Tow truck drivers ask motorists to slow down, move over
Published 8:43 pm Wednesday, September 30, 2015
Every time the police scanner goes off for a call of a major traffic accident Darla Socia becomes paranoid.
“I worry every time he walks out the door,” Socia said of her husband Joey Socia who’s a tow truck driver with Brian’s Wrecker Service. “I listen closely for when they’re (tow truck drivers) are hitting the roadway and just panic.”
As she spoke, 18-wheelers and passenger vehicles sped past going upwards of 75 mph along a stretch of Texas 73 west of the Taylor Bayou Bridge. “Right now I can feel the suction of the trucks going by.”
The Socia’s were among a group of Port Arthur tow truck drivers who are working to spread the word — slow down and move over.
Jeremy Squires, owner of SWAT Towing and Recovery, organized a Slow Down and Move Over Awareness campaign at the Texas 73 area where traffic is generally heavy and speeds are high.
Squires knows all too well the dangers associated with the job. His friend and employee Frank Amerson, 35, of Nederland, lost his life in the line of duty. On July 6, Amerson was manning a 25-ton heavy duty wrecker towing an industrial vacuum truck from Port Arthur to Houston when he pulled over to the shoulder of Interstate 10 near the Old and Lost River Bridge. A truck driven by a 28-year-old League City man struck the vacuum truck killing both men.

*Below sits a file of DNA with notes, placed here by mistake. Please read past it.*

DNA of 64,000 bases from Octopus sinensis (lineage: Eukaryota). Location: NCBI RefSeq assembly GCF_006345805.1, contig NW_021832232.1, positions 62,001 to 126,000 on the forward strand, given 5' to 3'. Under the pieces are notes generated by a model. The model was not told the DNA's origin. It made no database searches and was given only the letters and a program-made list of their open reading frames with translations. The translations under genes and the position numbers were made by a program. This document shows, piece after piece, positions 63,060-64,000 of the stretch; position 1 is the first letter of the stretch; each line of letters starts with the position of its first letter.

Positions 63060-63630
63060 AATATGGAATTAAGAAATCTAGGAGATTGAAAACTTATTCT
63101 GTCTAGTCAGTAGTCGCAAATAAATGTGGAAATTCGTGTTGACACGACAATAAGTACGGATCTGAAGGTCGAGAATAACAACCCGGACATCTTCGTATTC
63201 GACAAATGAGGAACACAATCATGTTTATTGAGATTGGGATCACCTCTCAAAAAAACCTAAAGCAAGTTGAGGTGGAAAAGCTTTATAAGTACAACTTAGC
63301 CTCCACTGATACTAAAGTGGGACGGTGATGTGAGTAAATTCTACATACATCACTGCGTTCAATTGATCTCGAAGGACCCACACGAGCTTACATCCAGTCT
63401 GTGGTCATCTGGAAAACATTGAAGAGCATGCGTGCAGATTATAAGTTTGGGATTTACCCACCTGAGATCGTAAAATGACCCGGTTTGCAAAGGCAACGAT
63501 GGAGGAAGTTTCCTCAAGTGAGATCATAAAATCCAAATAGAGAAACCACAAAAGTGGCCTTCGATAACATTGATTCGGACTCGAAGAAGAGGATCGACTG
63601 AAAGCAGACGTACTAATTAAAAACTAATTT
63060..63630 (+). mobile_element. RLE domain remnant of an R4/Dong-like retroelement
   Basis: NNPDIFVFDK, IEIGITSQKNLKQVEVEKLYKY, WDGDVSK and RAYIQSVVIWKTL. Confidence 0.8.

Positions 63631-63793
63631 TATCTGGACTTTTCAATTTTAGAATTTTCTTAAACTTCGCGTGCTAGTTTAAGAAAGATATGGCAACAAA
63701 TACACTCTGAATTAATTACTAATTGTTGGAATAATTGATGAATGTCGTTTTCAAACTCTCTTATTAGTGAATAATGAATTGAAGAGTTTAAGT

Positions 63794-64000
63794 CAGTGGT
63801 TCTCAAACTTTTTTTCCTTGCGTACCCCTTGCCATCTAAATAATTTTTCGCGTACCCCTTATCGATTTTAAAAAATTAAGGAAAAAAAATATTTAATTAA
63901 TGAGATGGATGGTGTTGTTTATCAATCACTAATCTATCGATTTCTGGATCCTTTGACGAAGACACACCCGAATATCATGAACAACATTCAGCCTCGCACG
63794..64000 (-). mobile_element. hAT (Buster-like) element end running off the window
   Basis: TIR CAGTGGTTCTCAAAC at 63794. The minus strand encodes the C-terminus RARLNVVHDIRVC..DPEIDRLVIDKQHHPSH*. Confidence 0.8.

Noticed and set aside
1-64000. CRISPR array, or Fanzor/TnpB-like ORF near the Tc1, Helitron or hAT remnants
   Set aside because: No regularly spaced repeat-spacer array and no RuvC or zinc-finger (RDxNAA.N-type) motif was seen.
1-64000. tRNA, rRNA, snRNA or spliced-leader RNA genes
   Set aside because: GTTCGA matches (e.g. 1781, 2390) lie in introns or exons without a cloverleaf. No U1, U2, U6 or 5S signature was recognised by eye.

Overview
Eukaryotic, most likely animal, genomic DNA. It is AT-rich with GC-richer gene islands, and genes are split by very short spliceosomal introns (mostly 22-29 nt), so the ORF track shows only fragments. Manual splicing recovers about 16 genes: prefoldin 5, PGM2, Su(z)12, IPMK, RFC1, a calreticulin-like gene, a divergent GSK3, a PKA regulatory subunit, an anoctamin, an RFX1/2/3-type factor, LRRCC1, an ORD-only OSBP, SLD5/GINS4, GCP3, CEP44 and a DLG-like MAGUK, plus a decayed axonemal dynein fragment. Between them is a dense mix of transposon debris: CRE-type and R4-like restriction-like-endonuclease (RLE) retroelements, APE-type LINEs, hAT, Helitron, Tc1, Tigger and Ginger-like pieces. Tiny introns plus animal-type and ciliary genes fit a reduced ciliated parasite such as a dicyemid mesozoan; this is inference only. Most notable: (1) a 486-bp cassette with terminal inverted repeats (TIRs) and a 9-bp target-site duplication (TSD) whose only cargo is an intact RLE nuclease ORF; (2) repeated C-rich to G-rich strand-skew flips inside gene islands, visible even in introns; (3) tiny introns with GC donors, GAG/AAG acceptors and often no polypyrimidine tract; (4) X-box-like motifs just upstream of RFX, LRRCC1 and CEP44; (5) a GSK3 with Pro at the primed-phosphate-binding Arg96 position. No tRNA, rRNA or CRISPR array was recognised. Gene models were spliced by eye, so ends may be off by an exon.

Squires acquired the mangled truck that killed his friend and parked outside his business as a reminder of what can happen.
Texas Transportation Code requires drivers nearing stopped emergency vehicles, including tow trucks, with lights on to change lanes or slow down to 20 miles per hour below the speed limit.
“In the towing industry we consider any disabled vehicle. Slow down and move over, it’s the law,” Squires said. “Today you can be a hero and let families go home safe.”
Although a competitive profession there is camaraderie among tow truck drivers when it comes to safety. Often tow truck drivers will act as blockers and place their vehicle near an active wreck scene to shield those responding. In the tow business it’s called “guardrail angels.”
Squires is working to create the “Slow Down and Move Over” association and hopes one day to speak to high schoolers about driving safety.